Using consistent R and LaTeX fonts in Org (or knitr, or Sweave)

I love good typography, even more so as Microsoft Word and PowerPoint have debased our standards. When I see a really fine piece of technical typesetting, it’s almost always done using TeX and friends. Beautiful LaTeX documents are easy to recognize. Beautiful R graphics are also easy to recognize. When literate programming systems like Sweave, Org mode, or knitr weave R graphics and LaTeX typesetting together, the beauty of both LaTeX and R is obvious, but documents can still look all wrong because of font clash.

Documents typeset purely in LaTeX can have a visual consistency that is hard to match. Take Kevin Lynagh‘s beautifully typeset undergraduate thesis. Kevin obviously cares about typography, so much that he ended up making many of his plots in using the LaTeX pgfplots package, based on the equally incredible PGF/TikZ. These are terrific packages, and ones that I use myself. But these are not replacements for R. To get R graphics output into LaTeX without any font clash, I need to either use something like the tikzDevice package, which has been dropped from CRAN and seems to have stalled, or generate PDFs and PNGs that complement my font choices in LaTeX.  [edit:  Kevin’s thesis source is available here.]

As wonderful as R is for plotting, changing the fonts in plots can be a bit cryptic. The base graphics package has methods, but lattice and ggplot2 are built on top of the grid package, which is another beast entirely. The extrafonts package described by Winston Chang is a terrific option for individual plots, but at least for me it didn’t seem quite clear how to change an entire literate document in a single line.

An alternative is the Cairo package which provides the ability to change fonts in any supported device.  Cairo also provides its own drop in replacement commands to the standard commands png(), pdf(), etc., which can be dropped in for a literate programing session.  I’d be interested to know what limitations others have found in these replacements.

Most of the time I use the LaTeX mathdesign package with Charter BT fonts. But I’m fickle, and sometimes use urw-garamond. When preparing Beamer presentations at NUS I tend to use Verdana, because that’s the university’s standard. Since I’m almost always using Org, with R blocks evaluated in the Babel literate programming framework, I want a solution in which all the graphics generated by R will match the LaTeX main text font as closely as possible.  When I move an R code block from a beamer presentation to a manuscript draft, I don’t want to have to do anything special.  It should just work.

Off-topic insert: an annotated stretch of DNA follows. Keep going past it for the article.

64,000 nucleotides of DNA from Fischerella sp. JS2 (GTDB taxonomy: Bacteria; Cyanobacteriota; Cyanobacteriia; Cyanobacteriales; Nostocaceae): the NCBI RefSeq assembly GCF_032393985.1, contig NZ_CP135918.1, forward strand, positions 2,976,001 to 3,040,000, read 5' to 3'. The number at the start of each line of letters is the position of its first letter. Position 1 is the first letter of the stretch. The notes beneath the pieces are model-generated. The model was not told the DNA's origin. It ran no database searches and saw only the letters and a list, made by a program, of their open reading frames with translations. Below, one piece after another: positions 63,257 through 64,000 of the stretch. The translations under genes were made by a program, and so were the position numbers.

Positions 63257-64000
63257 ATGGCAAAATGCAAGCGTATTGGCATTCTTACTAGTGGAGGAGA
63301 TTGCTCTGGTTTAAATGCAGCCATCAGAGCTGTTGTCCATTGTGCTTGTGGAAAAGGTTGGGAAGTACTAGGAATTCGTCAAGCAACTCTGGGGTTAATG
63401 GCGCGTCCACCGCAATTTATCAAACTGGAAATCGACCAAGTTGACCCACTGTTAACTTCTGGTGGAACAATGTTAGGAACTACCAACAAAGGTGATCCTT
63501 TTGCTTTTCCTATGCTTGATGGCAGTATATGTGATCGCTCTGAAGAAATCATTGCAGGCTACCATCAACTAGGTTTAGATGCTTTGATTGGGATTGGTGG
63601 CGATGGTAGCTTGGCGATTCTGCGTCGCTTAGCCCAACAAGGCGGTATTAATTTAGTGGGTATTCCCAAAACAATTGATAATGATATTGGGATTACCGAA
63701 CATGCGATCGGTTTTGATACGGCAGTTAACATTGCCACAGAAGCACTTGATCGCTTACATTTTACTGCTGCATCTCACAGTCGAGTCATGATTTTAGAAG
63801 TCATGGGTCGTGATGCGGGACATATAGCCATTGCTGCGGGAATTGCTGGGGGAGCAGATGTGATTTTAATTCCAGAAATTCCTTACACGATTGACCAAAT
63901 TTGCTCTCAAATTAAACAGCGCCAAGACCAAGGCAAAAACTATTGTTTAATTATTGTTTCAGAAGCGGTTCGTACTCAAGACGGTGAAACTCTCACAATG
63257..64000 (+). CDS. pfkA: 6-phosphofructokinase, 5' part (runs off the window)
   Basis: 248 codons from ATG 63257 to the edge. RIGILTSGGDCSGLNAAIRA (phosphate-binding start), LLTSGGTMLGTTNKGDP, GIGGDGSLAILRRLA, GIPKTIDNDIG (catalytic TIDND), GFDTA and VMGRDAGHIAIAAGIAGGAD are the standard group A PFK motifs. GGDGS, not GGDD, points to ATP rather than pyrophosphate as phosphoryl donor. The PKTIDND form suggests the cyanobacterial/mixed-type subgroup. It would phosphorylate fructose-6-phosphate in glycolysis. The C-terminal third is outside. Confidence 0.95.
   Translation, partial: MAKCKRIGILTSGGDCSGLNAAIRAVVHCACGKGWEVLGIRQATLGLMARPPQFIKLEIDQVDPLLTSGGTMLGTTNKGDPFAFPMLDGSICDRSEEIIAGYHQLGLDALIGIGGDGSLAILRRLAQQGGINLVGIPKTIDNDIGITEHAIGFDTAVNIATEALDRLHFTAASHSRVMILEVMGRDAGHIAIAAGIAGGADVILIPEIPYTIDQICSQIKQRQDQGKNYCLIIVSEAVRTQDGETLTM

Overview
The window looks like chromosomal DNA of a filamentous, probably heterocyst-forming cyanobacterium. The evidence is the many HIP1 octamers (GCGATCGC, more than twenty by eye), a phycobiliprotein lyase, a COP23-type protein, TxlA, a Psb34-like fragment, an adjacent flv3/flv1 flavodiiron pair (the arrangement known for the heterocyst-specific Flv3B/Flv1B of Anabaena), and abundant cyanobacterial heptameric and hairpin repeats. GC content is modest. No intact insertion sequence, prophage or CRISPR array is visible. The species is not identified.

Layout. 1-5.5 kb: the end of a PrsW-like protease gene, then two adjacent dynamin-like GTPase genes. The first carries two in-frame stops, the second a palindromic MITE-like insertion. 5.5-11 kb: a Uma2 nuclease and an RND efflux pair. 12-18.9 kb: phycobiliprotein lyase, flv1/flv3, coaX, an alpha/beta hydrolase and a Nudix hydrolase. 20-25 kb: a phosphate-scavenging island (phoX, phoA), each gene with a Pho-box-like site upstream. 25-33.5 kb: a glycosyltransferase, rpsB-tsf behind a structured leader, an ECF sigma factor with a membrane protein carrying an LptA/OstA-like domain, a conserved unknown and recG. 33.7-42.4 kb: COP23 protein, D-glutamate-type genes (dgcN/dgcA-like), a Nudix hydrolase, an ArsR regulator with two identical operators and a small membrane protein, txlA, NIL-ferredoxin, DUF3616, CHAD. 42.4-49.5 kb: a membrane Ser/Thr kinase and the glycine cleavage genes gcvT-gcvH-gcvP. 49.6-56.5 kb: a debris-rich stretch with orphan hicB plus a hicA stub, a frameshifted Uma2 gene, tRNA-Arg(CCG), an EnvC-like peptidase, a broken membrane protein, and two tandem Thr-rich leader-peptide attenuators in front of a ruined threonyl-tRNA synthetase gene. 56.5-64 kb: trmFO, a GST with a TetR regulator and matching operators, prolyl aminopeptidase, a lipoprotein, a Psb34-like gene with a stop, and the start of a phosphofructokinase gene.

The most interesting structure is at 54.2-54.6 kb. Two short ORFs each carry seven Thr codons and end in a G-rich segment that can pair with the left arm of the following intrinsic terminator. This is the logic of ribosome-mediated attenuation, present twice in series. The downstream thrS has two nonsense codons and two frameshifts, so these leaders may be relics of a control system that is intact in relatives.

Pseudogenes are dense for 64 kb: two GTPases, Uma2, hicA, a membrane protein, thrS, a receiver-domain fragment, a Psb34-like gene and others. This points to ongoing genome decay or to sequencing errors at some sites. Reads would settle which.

The solution using Cairo appears to be pretty simple. In the beginning of an Org mode document in which the LaTeX will be typeset in Garamond, I can put the following

#+begin_src R :exports none :results silent :session
  library(Cairo)
  mainfont <- "Garamond"
  CairoFonts(regular = paste(mainfont,"style=Regular",sep=":"),
             bold = paste(mainfont,"style=Bold",sep=":"),
             italic = paste(mainfont,"style=Italic",sep=":"),
             bolditalic = paste(mainfont,"style=Bold Italic,BoldItalic",sep=":"))
  pdf <- CairoPDF
  png <- CairoPNG
#+end_src

With that in place, my fonts in exported PDF or PNG graphics from R will all use Garamond, largely in keeping with the LaTeX font. Strictly speaking, the urw-garamond in the LaTeX mathdesign package is not the same as the system font on MacOSX that R will be using, but it’s pretty close. Note this has to be done in each R session if an Org-mode file is running multiple sessions.

So for example, a code block like

#+begin_src R :exports results :results graphics :session :file histogram.png 
x <- rnorm(100)
hist(x,main="This is a histogram using Garamond")
#+end_src

will result in a histogram like

http://tucker-kellogg.com/blog/wp-content/uploads/2012/10/wpid-histogram.png

The Cairo package is all well documented stuff, though I have to admit I found the other ways of handling graphics fonts confusing. But within the limits of the four choices available in Cairo, one can mix and match system fonts. If your locale supports UTF-8, you can do some crazy things.  For example, you can redefine the italic family to a font that supports Chinese characters, and create something completely nonsensical, such as a ggplot histogram with text in a mix of xkcd and Chinese, e.g.